“This is creating huge doubt in the Malaysian public, most people do not really know what is happening,” Sophie Lemiere, a fellow at Stanford University, told Arab News. “The information has been very contradictory, rumors have been going on for the past three days, these have created anxiety among people. Mahathir has made a double down poker game move to make a comeback with an even greater mandate by tendering his resignation.”

There are also worries that the ongoing maneuvers may lead to an intensification of racial politics in the multicultural country. In Malaysia over 60 percent of the population is Bumiputra (of Malay and indigenous ethnicity), around 22 percent is of Chinese descent and about seven percent is Indian.
“One of the dangers is the possibility of the new coalition being a fully Bumiputra government,” according to Kuala Lumpur-based think tank IMAN Research. “This will be disastrous for race relations.”


Truck drives into US crowd protesting George Floyd killing, underscoring volatile situation

Updated 01 June 2020

Truck drives into US crowd protesting George Floyd killing, underscoring volatile situation

  • Protesters managed to stop the truck and beat up the driver, who was later arrested by police
  • A New York City Police car earlier drove into a crowd of protesters who were pelting it with objects

MINNEAPOLIS, Minnesota: A tanker truck drove through thousands of people marching on a Minneapolis highway to protest the death of George Floyd on Sunday before protesters dragged the driver from the cab and beat him, according to a Reuters witness and authorities.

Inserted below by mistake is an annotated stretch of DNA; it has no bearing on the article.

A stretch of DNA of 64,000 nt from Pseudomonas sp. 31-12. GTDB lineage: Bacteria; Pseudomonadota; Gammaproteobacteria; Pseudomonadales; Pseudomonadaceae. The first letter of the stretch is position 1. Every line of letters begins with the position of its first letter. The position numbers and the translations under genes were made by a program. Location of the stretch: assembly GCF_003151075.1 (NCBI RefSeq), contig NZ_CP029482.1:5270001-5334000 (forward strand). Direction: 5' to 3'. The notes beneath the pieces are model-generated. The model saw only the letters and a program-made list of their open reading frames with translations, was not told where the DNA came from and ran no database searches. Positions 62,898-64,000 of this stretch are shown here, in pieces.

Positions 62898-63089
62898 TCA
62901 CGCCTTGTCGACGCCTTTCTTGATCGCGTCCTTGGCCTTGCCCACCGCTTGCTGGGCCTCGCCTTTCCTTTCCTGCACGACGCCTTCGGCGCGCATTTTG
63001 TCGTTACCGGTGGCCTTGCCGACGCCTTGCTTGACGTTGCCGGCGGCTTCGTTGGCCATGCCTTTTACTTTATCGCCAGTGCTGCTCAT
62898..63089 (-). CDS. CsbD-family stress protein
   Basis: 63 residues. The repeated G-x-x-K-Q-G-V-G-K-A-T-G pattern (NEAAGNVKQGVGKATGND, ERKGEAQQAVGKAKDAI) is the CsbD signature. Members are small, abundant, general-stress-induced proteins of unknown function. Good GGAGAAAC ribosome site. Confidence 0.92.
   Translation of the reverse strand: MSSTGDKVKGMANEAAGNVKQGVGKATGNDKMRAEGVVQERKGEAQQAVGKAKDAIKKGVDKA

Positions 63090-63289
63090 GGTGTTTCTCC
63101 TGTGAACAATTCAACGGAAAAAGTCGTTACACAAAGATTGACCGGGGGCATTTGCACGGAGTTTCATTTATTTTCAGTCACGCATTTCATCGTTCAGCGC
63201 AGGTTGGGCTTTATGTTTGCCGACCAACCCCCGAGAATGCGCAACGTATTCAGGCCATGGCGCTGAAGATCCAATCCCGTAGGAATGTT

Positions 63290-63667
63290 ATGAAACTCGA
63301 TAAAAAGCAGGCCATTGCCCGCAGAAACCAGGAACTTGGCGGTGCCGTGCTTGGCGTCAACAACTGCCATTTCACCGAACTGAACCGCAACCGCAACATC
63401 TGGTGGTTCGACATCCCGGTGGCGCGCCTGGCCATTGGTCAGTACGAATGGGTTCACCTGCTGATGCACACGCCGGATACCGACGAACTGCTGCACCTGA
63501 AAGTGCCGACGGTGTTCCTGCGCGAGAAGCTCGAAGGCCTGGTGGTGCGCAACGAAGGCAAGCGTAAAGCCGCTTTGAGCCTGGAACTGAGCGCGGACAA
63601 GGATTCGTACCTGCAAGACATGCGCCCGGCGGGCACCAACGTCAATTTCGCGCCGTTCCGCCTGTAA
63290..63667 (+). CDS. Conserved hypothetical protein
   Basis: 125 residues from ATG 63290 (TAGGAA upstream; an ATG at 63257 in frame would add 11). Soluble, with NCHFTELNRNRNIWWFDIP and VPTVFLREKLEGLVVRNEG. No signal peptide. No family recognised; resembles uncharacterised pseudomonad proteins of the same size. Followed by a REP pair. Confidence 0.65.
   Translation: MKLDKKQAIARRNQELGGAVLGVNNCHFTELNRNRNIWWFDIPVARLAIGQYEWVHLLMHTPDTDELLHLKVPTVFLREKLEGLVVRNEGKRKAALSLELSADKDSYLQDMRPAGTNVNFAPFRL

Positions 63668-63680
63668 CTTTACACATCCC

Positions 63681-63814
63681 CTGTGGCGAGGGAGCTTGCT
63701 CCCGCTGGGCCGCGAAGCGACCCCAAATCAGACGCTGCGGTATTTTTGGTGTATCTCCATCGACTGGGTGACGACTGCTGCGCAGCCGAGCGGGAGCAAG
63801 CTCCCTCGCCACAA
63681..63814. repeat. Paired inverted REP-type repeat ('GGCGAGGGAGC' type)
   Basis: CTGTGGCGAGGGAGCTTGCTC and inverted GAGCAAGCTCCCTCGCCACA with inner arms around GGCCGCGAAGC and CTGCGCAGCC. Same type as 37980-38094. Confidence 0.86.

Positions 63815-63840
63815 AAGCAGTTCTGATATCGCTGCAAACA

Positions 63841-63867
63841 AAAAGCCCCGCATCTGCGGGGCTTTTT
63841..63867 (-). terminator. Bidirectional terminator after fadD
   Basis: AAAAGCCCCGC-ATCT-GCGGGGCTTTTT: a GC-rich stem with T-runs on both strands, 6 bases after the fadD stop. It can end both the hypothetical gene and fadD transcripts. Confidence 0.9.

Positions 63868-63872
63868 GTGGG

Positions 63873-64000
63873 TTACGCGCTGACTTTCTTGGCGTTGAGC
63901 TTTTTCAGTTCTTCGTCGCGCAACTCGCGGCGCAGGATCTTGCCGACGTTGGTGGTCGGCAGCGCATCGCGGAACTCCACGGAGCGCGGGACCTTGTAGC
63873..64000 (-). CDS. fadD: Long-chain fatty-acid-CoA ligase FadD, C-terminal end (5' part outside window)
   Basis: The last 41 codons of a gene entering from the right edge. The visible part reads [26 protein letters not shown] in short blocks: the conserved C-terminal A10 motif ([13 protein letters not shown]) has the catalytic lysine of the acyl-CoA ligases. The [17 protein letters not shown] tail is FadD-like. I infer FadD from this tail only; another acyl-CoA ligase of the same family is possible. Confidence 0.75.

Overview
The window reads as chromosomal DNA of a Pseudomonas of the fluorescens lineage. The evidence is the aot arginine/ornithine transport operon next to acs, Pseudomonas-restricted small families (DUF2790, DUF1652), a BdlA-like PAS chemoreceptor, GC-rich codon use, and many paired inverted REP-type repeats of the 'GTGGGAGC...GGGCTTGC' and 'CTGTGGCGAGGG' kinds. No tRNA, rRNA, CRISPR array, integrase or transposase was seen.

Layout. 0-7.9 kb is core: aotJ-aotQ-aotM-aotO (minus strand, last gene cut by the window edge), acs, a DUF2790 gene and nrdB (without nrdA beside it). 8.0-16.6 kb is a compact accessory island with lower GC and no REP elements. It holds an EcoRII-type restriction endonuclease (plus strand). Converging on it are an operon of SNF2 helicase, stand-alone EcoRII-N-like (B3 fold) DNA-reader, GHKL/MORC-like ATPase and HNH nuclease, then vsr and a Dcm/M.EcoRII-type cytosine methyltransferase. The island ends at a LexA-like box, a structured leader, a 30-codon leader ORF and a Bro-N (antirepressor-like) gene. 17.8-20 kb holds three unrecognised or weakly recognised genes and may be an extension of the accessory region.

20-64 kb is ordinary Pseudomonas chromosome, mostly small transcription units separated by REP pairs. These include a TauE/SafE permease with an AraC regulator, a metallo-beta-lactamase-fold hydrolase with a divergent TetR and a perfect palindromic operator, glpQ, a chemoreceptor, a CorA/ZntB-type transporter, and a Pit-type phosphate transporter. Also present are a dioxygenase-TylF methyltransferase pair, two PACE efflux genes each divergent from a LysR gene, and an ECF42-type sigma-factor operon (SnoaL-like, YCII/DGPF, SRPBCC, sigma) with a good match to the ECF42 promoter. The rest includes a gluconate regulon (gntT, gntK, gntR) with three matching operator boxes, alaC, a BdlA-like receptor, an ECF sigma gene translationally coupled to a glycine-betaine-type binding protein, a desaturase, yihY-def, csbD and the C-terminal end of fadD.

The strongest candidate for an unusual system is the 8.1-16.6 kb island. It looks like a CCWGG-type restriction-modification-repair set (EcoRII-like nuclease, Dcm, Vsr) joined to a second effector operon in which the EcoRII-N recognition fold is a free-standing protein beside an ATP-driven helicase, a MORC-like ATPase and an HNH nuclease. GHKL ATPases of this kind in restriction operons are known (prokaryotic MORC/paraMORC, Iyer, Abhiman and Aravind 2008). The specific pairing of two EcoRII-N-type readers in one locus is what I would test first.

It did not appear any of the marchers were injured when the truck raced toward them on I-35, blowing its horn, sending protesters scattering before coming to a stop, according to the witness and a tweet by the Minnesota Department of Public Security (MNDPS).
Police arrived soon after and arrested the truck driver, who was taken to a local hospital with non-life-threatening injuries, MNDPS said.
Video of the incident shows protesters swarming the vehicle before it comes to a stop.

Protesters hand over to police the driver of a tanker truck after he drove into a crowd marching on 35W north bound highway in Minneapolis, Minnesota, on May 31, 2020. (REUTERS/Eric Miller)

“The incident just underscores the volatile situation we have out there,” Minnesota Governor Tim Walz told a news conference, adding he did not know the motives of the driver.
It marked the second incident in as many days of a vehicle driving at people protesting Floyd’s death after a New York City Police car was captured on video on Saturday driving into a crowd of protesters who were pelting it with objects.
“Very disturbing actions by a truck driver on I-35W, inciting a crowd of peaceful demonstrators,” MNDPS tweeted.
Video showed the truck had a logo on its side for “Kenan Advantage Group,” an Ohio-based transportation company.
The company said in a statement that it was informed of an incident involving one of its independent contractors in Minneapolis and it would be cooperating with investigating authorities.
MNDPS did not identify the driver but said the Minnesota State Patrol and the Minnesota Bureau of Criminal Apprehension were investigating the incident as a criminal matter.